|Soft but firm feel||Too firm and flat for most sleep styles|
|Can be less expensive than latex, buckwheat, wool, and other options||Hard to clean and dry|
|Moisture-wicking||Heavy and prone to flattening|
|Can be breathable depending on weave and fill||Hard to find|
|Grown and made in the U.S. (in some cases)||Organic cotton certification is riddled with fraud|
|Sustainable, biodegradable material|
Hemp Pillows – Pros and Cons
Chances are that you’ve never slept on a hemp pillow and never will. This material is a top choice for sheets (see our top picks for hemp sheets here), and is also great for other home textiles, but it’s rather firm as a pillow fill.
Here’s a quick summary of the pros and cons of hemp pillows. For a more in-depth look at hemp pillow benefits and drawbacks, price, and sustainability, head here.
|Sustainable, biodegradable material||Hard to find|
|Moisture-wicking||Very firm, not fluffy|
|Thermoregulating||Heavy and dense|
|Grown and made in the U.S.||Can have a natural hemp smell, especially if wet|
|Hemp farming doesn’t require pesticides, fertilizers, or much water||Harder to clean|
|Firm and supportive enough for side-sleepers|
Final Thoughts on the Best Natural Materials for Pillows
The perfect pillow for you will depend on a whole slew of factors. The softness of your mattress, how you sleep, and your budget and existing bedding can all influence your choice of pillow.
Note, too, that what has worked for you in the past might not work anymore, especially if you’ve changed your sleep position or mattress, or if you’ve developed back or neck problems.
If you’re looking to replace an old pillow, or are sick of sleeping on pillows that don’t suit your sleep style, it pays to spend a bit of time thinking about pillow materials. Still stuck? Check out our top choices for pillows to see if there’s one that sounds a good fit for your sleep needs.
Even if a pillow is made with natural materials that are resistant to water, bed bugs, dust mites, and other pests, it’s still a good idea to protect them with a tightly woven pillow encasement. This means you don’t have to worry about cleaning the entire pillow and can instead just wash the cover and pillowcase to reduce allergens.
Some polyfoam pillow makers boast that memory foam is less prone to dust mites than down or feathers. This isn’t true. The best way to minimize dust mite allergen exposure is to cover pillows and your mattress with allergy-proof encasements and to wash other bedding regularly (once a week). Regular vacuuming with a HEPA filter vacuum and the use of a HEPA air filter in the bedroom can also help, as can keeping household humidity levels low.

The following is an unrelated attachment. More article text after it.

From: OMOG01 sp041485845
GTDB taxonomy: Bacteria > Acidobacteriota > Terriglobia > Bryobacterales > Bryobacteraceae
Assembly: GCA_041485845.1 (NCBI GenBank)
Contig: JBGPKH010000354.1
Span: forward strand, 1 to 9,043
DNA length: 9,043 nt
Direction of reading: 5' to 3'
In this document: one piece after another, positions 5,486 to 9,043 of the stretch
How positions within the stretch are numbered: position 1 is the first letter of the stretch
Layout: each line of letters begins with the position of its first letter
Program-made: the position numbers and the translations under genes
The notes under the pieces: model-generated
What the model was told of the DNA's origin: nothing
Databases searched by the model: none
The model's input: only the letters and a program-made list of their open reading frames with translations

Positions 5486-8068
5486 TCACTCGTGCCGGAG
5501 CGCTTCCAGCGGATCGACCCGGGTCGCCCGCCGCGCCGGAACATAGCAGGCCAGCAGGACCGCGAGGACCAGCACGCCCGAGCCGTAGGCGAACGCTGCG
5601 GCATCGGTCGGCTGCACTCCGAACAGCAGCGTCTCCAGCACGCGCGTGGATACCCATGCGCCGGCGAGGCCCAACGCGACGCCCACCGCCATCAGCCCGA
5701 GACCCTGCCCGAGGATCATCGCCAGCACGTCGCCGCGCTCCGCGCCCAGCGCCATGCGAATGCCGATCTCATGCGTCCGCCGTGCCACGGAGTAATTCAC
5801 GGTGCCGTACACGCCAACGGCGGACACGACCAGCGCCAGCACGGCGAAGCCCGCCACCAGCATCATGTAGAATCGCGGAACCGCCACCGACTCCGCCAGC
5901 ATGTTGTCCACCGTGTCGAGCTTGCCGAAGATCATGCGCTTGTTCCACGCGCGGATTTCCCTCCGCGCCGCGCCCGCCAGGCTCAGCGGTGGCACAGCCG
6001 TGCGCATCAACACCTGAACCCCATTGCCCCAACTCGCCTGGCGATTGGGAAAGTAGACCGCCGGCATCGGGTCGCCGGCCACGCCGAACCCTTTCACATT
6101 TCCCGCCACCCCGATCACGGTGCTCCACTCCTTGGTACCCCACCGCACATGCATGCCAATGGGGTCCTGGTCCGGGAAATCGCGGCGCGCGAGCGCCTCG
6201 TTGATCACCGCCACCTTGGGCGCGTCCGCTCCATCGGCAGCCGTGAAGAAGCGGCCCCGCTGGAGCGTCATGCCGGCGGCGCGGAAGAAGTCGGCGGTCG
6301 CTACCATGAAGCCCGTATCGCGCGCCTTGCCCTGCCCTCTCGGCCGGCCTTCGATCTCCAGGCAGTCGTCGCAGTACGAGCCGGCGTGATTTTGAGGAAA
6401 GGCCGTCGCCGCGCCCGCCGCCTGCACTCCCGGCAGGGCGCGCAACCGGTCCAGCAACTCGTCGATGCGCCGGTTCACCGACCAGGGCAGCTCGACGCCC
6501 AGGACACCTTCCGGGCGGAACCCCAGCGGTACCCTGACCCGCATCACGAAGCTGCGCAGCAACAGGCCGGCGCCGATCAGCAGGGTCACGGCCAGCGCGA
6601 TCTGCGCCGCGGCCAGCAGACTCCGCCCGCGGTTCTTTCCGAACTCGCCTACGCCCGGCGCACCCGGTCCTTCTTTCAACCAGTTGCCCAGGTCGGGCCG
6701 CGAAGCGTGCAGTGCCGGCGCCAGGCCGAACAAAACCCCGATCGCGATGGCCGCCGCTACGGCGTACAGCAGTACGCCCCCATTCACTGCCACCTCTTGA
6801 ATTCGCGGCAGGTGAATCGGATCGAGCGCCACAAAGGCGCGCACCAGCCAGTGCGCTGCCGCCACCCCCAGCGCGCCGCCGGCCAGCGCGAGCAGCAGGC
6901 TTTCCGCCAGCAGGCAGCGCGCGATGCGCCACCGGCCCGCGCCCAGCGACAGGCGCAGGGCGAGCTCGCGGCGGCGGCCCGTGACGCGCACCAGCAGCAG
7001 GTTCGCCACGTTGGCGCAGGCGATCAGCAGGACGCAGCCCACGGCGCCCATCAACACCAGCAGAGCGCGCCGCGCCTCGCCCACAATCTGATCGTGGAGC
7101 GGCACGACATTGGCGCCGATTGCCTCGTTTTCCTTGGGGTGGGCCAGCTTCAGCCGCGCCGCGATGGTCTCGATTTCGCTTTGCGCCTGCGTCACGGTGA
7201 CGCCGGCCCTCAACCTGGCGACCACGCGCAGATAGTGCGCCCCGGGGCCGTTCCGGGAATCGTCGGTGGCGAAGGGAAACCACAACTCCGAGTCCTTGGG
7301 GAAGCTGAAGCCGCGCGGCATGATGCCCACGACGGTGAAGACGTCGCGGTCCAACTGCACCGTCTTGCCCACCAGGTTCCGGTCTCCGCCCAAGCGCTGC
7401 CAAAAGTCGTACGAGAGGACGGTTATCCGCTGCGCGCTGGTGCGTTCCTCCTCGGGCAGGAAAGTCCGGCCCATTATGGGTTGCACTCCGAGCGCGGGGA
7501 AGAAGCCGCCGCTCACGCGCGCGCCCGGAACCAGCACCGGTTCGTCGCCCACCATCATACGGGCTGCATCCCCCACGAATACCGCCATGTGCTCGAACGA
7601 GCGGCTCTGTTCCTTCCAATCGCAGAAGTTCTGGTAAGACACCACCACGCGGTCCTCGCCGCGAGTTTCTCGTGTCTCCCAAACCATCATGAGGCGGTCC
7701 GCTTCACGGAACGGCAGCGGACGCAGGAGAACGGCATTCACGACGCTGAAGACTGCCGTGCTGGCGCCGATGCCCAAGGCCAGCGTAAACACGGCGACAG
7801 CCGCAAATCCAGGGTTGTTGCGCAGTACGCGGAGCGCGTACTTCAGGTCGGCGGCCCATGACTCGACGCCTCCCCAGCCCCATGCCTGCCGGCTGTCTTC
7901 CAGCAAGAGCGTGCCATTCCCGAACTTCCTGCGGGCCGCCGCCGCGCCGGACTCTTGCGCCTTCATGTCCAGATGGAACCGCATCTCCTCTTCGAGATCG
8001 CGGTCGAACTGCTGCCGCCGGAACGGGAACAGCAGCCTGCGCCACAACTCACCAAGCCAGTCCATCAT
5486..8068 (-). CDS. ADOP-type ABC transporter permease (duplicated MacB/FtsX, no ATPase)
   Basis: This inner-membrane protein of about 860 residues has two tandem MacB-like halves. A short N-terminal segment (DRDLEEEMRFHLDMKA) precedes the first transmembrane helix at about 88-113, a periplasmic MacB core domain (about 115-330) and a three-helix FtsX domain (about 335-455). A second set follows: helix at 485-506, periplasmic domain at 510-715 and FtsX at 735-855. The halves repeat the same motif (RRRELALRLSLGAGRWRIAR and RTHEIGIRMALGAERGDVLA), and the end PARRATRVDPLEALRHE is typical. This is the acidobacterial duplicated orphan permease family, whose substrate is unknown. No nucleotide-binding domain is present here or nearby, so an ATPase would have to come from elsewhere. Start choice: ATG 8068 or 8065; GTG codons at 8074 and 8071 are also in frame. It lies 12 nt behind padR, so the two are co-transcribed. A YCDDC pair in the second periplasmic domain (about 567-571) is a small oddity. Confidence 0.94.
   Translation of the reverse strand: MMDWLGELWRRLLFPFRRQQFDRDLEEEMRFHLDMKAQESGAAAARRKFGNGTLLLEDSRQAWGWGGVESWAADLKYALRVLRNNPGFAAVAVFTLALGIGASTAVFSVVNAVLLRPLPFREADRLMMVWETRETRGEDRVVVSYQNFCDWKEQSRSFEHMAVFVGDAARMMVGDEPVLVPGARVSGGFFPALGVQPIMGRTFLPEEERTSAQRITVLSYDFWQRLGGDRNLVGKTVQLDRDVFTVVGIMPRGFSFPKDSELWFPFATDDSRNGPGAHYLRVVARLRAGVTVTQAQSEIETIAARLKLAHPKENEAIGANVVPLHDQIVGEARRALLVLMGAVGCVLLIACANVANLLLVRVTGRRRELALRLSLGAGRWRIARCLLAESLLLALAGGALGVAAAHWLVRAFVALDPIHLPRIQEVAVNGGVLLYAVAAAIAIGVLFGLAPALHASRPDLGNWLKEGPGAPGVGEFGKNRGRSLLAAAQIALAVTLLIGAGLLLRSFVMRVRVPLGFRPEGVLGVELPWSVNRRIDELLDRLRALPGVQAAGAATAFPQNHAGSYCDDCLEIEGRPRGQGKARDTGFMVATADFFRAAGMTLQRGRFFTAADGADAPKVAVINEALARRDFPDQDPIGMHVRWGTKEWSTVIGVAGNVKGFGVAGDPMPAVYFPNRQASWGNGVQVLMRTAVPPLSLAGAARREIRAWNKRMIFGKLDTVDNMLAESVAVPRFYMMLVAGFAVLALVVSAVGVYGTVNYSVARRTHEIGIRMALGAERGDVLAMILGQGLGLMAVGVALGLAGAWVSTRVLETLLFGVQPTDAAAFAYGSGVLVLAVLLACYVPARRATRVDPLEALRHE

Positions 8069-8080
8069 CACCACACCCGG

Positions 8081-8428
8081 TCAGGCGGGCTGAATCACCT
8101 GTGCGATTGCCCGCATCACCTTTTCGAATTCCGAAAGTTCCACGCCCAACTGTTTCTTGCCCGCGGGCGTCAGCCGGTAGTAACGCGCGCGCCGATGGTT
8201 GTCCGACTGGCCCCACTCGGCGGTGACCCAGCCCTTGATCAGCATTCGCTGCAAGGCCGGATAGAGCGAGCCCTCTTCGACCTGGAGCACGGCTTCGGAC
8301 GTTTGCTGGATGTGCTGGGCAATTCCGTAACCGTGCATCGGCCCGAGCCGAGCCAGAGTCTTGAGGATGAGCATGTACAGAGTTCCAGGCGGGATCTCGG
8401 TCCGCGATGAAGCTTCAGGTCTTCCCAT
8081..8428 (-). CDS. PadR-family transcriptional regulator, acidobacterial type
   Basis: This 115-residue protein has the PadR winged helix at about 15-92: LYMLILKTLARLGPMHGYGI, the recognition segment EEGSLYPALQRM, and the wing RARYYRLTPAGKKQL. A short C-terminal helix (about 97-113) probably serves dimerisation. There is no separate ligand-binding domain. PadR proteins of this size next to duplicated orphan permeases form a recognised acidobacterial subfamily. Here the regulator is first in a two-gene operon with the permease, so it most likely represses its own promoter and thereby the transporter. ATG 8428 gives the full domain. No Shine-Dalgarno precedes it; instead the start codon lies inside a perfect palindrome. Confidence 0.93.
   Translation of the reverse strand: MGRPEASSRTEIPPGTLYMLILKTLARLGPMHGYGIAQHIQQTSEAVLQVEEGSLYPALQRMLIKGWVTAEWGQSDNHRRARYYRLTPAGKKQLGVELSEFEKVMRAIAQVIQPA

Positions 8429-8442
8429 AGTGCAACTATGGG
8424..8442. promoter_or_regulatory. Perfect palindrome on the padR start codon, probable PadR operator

PLA is short for polylactic acid, which is a high-performance polyester made from starchy plants rather than petroleum. PLA is very versatile and is often used in fabrics and as stuffing for comforters, pillows, mattresses, and even children’s toys. You’ll also find PLA in food packaging and biomedical supplies.
PLA isn’t present in many pillows, but some companies have begun using it in place of polyester. PLA is soft and resilient, more so than conventional polyester, and resists body impressions, meaning it helps support proper spinal alignment when used in pillows.
So far, there’s no source of organic certified PLA. Instead, companies such as Naturepedic use PLA made from non-GMO sugarcane. This PLA doesn’t off-gas, the pillows are machine washable, and they’re also lighter and softer than cotton and more affordable than kapok.
The trouble with PLA is that while its manufacture doesn’t require any toxic chemicals, the resulting bioplastic is not biodegradable or easy to recycle. In fact, PLA that enters the recycling stream can compromise recycling of other plastics because it has a lower melting point.
Researchers have found that PLA breaks down into microplastics quite quickly (faster than other plastics), especially in water, but takes a lot longer than natural fibers to actually biodegrade. This can pose significant risks to aquatic life and birds.
All in all, we don’t recommend PLA pillows. If you do get a PLA pillow, use a microplastic filter if you wash it in the machine, try to repurpose the pillow filling if the pillow no longer suits you, and take care to dispose of it carefully at end of life.